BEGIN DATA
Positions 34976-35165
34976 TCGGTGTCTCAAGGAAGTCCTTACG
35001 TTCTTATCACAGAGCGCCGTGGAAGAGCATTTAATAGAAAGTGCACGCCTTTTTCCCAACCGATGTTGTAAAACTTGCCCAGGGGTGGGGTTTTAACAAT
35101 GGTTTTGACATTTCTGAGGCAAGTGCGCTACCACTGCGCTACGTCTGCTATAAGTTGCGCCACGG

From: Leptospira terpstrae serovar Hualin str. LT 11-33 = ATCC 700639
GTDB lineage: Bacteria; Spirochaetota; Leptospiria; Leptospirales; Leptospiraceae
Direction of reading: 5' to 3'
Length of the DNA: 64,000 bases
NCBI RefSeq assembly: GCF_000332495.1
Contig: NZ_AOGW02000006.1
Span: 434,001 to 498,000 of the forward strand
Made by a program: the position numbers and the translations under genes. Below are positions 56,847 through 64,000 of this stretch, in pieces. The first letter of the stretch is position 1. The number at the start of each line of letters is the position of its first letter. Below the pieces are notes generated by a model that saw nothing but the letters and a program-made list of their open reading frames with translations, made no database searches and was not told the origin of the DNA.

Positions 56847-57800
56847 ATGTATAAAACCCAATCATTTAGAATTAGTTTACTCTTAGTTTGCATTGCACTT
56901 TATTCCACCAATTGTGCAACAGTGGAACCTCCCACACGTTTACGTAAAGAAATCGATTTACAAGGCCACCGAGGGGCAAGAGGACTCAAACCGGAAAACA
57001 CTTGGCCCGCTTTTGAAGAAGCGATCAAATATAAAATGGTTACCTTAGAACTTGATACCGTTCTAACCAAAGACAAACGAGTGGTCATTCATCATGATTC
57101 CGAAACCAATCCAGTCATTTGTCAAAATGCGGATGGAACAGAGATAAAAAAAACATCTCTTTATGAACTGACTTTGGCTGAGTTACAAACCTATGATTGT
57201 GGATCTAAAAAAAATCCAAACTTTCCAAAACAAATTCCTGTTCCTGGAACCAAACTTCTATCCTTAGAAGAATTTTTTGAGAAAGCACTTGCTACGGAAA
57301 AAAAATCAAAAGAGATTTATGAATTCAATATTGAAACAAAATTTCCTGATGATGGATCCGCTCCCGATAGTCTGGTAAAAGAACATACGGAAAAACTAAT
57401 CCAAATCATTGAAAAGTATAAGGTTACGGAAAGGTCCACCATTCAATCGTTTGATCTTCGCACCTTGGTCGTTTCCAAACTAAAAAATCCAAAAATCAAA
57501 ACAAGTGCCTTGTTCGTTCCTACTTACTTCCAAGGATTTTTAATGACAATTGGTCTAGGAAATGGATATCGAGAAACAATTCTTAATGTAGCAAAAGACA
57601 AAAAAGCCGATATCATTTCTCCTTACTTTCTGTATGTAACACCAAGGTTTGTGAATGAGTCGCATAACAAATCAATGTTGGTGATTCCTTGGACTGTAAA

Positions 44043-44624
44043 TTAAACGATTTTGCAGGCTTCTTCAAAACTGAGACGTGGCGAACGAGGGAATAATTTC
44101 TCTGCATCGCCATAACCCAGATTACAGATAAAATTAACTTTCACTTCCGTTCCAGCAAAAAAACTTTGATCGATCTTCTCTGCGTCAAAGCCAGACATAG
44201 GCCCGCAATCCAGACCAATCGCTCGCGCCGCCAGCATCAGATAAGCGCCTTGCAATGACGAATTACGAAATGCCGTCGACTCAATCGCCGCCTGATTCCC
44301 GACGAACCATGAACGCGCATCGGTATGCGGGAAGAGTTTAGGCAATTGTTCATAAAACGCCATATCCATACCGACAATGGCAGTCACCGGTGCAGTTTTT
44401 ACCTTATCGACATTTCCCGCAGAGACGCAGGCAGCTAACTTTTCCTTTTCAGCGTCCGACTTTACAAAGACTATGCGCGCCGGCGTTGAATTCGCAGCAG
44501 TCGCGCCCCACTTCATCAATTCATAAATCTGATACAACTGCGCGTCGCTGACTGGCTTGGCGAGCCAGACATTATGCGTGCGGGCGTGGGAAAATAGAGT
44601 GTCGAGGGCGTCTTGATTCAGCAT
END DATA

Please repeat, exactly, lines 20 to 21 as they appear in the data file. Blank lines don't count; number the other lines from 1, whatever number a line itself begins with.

57401 CCAAATCATTGAAAAGTATAAGGTTACGGAAAGGTCCACCATTCAATCGTTTGATCTTCGCACCTTGGTCGTTTCCAAACTAAAAAATCCAAAAATCAAA
57501 ACAAGTGCCTTGTTCGTTCCTACTTACTTCCAAGGATTTTTAATGACAATTGGTCTAGGAAATGGATATCGAGAAACAATTCTTAATGTAGCAAAAGACA